Browsing was a simple and effective way for women in South Minneapolis to demonstrate against the pornography business that they felt were endangering them and their communities. And it certainly worked, at least as far as making the customers uneasy. As the clerk at the 401 E. Lake bookstore said, “They been in here before. It just doesn’t look right to have a bunch of women standing in here.”

The city ordinance banning pornography was vetoed by Mayor Don Fraser in early 1984. But the protests in the Minneapolis pornography district continued until technological changes made brick and mortar theaters and bookstores obsolete and ultimately unprofitable.

-Information from: Tom Sorenson, Minneapolis Tribune, “‘Browsing; is the weapon women use to attack neighborhood pornography,” July 28, 1979. And Bonnie Fournier, Equal Time, “Feminists: This voice cries no,” December 28, 1983. 

Lost to History: the South Minneapolis Pornography District of the 1980s

Published March 17, 2014 by Kevin Ehrman-Solberg


It’s Map Monday. Today we have a custom map created by Historyapolis student researcher Kevin Ehrman-Solberg. It shows the geography of pornography in the 1970s and 1980s, when Minneapolis saw an explosion of the commercial sex industry. On this map, the red pins are are for theaters, the green denotes bookstores and the blue pins mark the location for other businesses related to the commercial sex industry. Pornography and prostitution had always existed in the city. But for the period between World War I to the late 1960s it had been driven underground by obscenity laws and zoning regulations.

Many of the theaters and bookstores shown on this map were owned by Ferris Alexander, who was known in Minneapolis as the “Patriarch of Porn.” Followed by the FBI and hated by city administrators, Alexander defied constant efforts to drive him out of business and perhaps out of town. The city passed a zoning law in 1977 to force his establishments off of Lake Street. Alexander challenged the law in court and won, much to the consternation of city leaders and the residents of the Powderhorn and Phillips neighborhoods, which adjoined the Lake Street corridor dominated by Alexander’s businesses. By 1986, the city attorney had charged the businessman with everything from housing code violations to obscenity charges. Nothing stuck.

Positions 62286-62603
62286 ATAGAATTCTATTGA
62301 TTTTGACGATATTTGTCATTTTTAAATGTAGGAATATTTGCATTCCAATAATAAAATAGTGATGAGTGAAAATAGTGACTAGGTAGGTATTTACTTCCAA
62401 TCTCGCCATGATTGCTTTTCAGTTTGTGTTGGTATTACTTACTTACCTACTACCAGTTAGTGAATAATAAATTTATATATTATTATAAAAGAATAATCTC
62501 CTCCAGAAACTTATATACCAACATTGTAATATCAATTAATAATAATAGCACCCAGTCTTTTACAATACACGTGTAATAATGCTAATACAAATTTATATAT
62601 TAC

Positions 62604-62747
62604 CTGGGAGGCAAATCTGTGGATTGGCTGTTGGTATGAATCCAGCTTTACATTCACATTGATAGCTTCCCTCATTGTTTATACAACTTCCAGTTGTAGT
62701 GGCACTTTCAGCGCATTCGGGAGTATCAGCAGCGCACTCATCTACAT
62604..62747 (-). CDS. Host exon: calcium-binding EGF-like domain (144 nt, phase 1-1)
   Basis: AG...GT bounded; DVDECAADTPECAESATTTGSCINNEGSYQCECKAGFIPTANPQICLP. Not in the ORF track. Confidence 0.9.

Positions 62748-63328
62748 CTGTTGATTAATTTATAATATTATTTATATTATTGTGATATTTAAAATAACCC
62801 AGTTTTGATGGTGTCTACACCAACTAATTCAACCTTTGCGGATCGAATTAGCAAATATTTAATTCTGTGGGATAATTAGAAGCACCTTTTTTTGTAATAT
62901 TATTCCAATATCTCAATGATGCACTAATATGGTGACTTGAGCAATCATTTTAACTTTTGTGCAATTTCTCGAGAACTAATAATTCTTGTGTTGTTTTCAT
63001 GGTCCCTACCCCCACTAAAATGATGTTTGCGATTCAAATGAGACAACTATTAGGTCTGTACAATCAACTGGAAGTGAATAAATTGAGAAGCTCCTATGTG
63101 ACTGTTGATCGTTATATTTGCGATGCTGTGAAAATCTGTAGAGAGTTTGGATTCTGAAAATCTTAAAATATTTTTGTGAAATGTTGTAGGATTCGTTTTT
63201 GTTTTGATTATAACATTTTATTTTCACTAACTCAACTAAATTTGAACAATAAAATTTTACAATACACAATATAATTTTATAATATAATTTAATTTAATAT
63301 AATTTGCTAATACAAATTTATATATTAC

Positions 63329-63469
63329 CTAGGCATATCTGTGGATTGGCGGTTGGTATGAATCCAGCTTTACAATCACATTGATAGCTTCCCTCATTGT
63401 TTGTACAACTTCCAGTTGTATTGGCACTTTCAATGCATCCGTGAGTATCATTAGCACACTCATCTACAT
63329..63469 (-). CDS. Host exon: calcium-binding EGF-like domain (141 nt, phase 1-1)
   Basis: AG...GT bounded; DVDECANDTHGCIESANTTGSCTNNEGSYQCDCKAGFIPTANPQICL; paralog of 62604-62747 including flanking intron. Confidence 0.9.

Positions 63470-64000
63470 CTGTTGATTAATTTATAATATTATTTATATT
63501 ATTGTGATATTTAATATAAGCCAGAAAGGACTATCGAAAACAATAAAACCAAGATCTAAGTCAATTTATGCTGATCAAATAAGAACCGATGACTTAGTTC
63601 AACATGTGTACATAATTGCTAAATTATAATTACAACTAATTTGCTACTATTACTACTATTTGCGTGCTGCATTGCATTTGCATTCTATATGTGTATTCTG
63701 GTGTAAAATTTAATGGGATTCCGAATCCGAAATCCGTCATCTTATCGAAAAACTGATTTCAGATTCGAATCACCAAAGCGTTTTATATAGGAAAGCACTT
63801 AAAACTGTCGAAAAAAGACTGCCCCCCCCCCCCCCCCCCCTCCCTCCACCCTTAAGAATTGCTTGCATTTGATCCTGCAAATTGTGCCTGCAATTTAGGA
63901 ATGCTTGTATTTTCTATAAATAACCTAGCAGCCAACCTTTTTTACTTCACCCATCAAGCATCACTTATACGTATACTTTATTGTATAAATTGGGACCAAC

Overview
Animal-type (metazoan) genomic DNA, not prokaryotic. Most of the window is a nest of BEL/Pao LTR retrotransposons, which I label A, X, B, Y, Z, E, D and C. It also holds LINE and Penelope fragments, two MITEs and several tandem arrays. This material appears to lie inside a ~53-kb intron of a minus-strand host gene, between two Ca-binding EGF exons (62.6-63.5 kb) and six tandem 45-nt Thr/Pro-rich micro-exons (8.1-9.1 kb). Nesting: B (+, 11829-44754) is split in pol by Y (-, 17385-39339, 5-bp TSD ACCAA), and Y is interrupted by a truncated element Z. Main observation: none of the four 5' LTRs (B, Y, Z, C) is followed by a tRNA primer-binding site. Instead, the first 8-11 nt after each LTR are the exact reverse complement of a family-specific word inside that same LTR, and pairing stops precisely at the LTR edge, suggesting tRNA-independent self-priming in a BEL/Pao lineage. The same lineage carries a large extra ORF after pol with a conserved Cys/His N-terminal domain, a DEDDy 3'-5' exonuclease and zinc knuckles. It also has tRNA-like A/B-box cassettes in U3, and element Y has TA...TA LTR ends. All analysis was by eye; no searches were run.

Alexander was not the only person in Minneapolis in the pornography business. But he was the most visible. His businesses–shown on this map–attracted men wanting to explore gay sex in an anonymous environment. And they drew feminist activists, who began targeting his businesses in the early 1980s.

In 1983, feminist protesters attacked Alexander’s notorious bookstore at Chicago Avenue and Lake Street. The women knocked down shelves, tore up magazines and spray-painted anti-pornography slogans on the walls. The police finally intervened when the destruction turned violent. This crusade ultimately culminated in the short-lived city ordinance banning pornography, which was vetoed by Mayor Donald Fraser before it could go into effect.

Alexander’s bookstores were also a magnet for men seeking anonymous male sex. Ferris helped to facilitate these encounters. According to local gay activist Tim Campbell, “Ferris or his employees would put holes in [the plywood walls that separated the individual viewing cubicles] about the size of an orange…and they became known as glory holes and they allowed you to have sex with somebody in the other booth.”

Stymied by their inability to regulate or ban Alexander’s businesses, city officials appealed to the police department to help. Starting in 1980, the city’s vice squad targeted the bookstores, arresting thousands of customers each year. Undercover officers would hit on men, who might respond with a sexual overture. An arrest for indecent conduct would follow. These vice squad arrests prompted gay activist Tim Campbell to file a joint suit with Alexander to block the city’s bookstore entrapment campaign.

By the late 1980s, the Alexander pornography empire was on the wane, under siege from both feminists and technological changes that put VCRs in every home. His businesses on the decline, Alexander was unable to beat back criminal obscenity charges. He went to prison in 1992.

Today there is little sign that there was ever a contentious pornography district in South Minneapolis. Like the early twentieth century brothel district described by Penny Petersen last Monday, this once-sexualized urban space has disappeared from the modern streetscape.

Information for the text and map are drawn from: “The 7th Annual Urban Journalism Workshop Reports On Adult Bookstores in Minneapolis” August 4th, 1977. And “Empire/Alexander Called a Modern Robber Baron,” St. Paul Pioneer Press and Dispatch, January 26, 1986 and oral history with Tim Campbell, in the possession of Kevin Ehrman-Solberg.